As I have mentioned, I’ve been doing the Konmari method of decluttering my home. I made it through my clothes and accessories, and am working through books and paper right now. It’s overwhelming how much stuff I’ve been able to get rid of. I took 9 bags of clothes to Goodwill and have a huge box of books for our library donation. And the shredding, oh, the shredding.
I’ve come across a few things that I wasn’t so sure about donating, clothing items that were new or expensive. So I did some research to see if there was a better way to get rid of these items.
One key to note is my theory on reselling items: If I’m not using it, it is worth zero dollars. If it has no value to me, it has no value. So if I can get even a small amount of money for it, it’s worth it.
I had a nice triathlon kit that I never wore because I didn’t like the fit. It wasn’t returnable, so it just sat in my drawer. I listed it for sale in a Facebook group for less than half of what I paid for it. It was snatched up immediately. Free money!
I also decided to try sending a few items to Thred Up, an online consignment store. I’m still waiting to see what they will give me for my items. I’m not expecting much, but again, if I’m not using it, it has no value, so more free money!
I don’t want to become the person who lists everything online for sale because I don’t want to deal with selling and shipping. I’ve done the online book sales thing back when I was a student and selling my textbooks. It got annoying because I had to sit and wait for items to sell. Not worth my time. I want these items out of my house quickly.
I can’t wait to see what else I discover in my house. I just finished shredding bank records from all the way back in 2001. Clearly these are not things I need to keep. I am keeping copies of my tax records from back then, even though experts say I don’t need any more than 3 years worth in my files. All those years of meticulous personal finance record keeping just make me extra cautious. Maybe the next time I Konmari, I will get rid of them.
So far, so good. It’s refreshing to get rid of so much stuff. I’m excited to finally get my office cleaned out and not just have a room filled with junk.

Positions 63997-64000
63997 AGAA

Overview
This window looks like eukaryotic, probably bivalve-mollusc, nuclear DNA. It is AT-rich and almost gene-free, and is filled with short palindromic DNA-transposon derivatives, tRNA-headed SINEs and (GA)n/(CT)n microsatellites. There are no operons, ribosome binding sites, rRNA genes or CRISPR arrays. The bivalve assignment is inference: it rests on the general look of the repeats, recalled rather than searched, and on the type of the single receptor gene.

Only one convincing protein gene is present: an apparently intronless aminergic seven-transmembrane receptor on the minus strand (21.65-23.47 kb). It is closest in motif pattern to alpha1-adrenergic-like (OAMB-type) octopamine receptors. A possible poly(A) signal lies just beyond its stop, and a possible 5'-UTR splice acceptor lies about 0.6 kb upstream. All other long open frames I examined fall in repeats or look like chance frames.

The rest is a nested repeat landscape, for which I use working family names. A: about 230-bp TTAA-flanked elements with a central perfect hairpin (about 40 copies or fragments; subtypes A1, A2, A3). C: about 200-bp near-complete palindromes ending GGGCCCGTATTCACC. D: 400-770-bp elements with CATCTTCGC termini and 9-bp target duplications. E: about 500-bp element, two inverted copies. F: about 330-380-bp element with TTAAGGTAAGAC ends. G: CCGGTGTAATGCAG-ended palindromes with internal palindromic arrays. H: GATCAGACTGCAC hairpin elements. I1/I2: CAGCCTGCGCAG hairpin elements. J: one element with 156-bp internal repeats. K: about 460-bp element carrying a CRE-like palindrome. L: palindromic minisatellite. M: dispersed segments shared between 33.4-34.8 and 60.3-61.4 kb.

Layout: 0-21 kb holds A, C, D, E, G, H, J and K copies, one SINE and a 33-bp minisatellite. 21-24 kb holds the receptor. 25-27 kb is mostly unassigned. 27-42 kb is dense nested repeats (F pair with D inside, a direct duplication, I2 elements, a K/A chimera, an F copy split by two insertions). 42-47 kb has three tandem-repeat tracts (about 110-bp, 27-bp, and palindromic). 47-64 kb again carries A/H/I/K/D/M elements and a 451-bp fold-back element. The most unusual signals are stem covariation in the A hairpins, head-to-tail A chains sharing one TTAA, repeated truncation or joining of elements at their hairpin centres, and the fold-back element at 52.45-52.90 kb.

Megan is a 30-something government employee in the Washington, DC area. She got interested in Personal Finance when she got out of college and realized that her paycheck wasn’t going to go as far as she had hoped. Since starting this blog, she has managed to buy a house and make a solid start on her retirement goals, and hopes to help others do the same. Here is her story:
In 2007, I was a gainfully employed 20-something with no debt but not a lot of knowledge about personal finance. It was a co-worker’s comment about Roth IRAs that sent me to the internet, searching for information. It was then that I realized that I really didn’t know a whole lot about personal finance and that my current financial situation was due a lot to inherent frugal tendencies, generous family members, a fear of debt, and good luck. While that was working for me, clearly I needed a better plan.
While I had no debt, I was also pretty much living paycheck to paycheck and not worrying about going over budget (I say this as if I had a real budget) because I had an emergency fund set aside to cover any overages.
Except that’s not what an emergency fund is for.
So I did a lot of research, read a lot of blogs, and decided that I needed a plan. I needed to budget. I needed to know what I was spending my money on. I needed to prepare for the future.
I decided to create a blog not only to make myself accountable to others but also to share the knowledge that I gained along the way. I’ve learned so much from my fellow bloggers, and I hope that my readers can find something useful in what I have to share as well.